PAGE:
"Larry has a wealth of information and he's willing to share it. He's the most sharing trapper of his age," said Louis.
Louis said he learns something new every time he talks with Boettcher. "If I hadn't met Larry Boettcher, I wouldn't be the trapper I am today."
Boettcher says, simply, "Kids need a mentor. They can't do it alone."
His daughter Heather's children, Brandon and Brooke Bronstad, have tagged along with their grandfather, and the 17-year old Brooke hopes to do more trapping this season.
Boettcher and other trappers are not only attempting to bring youths into the game, but also continue to refine trapping with tools such as dog-proof raccoon traps and other snares that are more humane for the animal being caught.
Boettcher stoutly defends trapping, his voice rising and quickening but not threatening.
"We need fur trapping to keep a good, healthy population, otherwise diseases will get out of control," said Boettcher, producing a photo of a coyote with mange to support his point. "Hunters and trappers do more with their money for wildlife than groups that are against trapping."
Boettcher walks to a shed, where hundreds of traps are stored, along with other trapping tools, all ready for the new season. Beside him, always, is one other "tool," an 8-year old beagle named Ruger.
Ruger can smell beaver in bank holes, so a trap goes there. Where Ruger urinates tips off Boettcher to where a coyote might have been. Boettcher's four-legged buddy is not only along on the trapline. Ruger will be at a trappers' rendezvous this week when her master goes into the Hall of Fame.
"Ruger is going," said Boettcher, a trapper true to his dog and his trapping.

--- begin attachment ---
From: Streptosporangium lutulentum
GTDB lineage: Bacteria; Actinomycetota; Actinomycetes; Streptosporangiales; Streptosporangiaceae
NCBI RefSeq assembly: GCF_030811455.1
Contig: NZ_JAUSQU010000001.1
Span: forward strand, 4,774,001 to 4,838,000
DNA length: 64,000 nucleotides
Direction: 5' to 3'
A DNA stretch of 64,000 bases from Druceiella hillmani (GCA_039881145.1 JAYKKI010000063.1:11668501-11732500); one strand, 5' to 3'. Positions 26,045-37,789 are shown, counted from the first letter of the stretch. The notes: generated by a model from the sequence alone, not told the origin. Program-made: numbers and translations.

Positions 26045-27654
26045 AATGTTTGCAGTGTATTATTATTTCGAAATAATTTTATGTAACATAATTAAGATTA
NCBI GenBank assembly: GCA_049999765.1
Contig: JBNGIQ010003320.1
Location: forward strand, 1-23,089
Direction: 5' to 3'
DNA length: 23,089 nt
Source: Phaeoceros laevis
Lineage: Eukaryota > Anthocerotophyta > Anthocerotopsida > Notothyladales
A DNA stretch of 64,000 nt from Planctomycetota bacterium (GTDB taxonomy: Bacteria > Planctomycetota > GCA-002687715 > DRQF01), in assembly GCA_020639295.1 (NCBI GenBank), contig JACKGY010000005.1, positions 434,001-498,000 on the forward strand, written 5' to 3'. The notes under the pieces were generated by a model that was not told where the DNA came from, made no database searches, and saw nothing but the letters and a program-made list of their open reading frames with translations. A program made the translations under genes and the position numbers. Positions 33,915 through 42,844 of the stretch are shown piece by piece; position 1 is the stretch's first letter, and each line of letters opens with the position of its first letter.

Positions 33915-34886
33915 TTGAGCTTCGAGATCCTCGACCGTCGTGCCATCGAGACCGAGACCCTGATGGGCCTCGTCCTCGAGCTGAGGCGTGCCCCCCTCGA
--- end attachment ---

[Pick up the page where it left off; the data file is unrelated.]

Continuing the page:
Reader Comments

Posted: Friday, September 6, 2013
Article comment by: ... Boettcher

He should be ashamed of himself, and I am ashamed that he is a Boettcher. To think that a person who is in family line would be doing this, and being recognized and rewarded for this is disgusting. Obviously he isn't really German, what a schweine hunt! makes me sick! He needs to find a different last name, and fast.

Posted: Thursday, September 5, 2013
Article comment by: Cedric Lutes

Total load of lies.

Trappers trap because they enjoy it and does it for profit.
This disease control thing is a lie.
They mostly trap healthy animals and rarely the sick.

Way they dispatch animals is cruel.
They stomp. whack, drown and strangle animals to maximize pelt value.

If you see for yourself on their forums you will see they talk about fur prices all the time.

When animal price is down they trap the species less and when is high they trap more.

We don't live in cavern anymore.

Many pets get brutally injured or killed by these barbaric devices.

I'm no PETA member but I'm someone with decency.
I make research before I spat my words out.

Even trappers are "Ashamed" to be trappers because they hide their dispatching methods throughout PM (private message) since I started exposing them.
We all know how they dispatch animals but they hide the truth from the public. Trappers are hermits from society.
They are the worst hypocrites. They claim fur is green and say fake fur is made of oil which is true but most of their fur goes on petroleum made polyester coat's trim which they are just as bad as fake fur wearing people.

Most people have no clue about trapping or have partial clue.
This is the true image of trapping all these pics are collected from trappers forums including the source to the pics.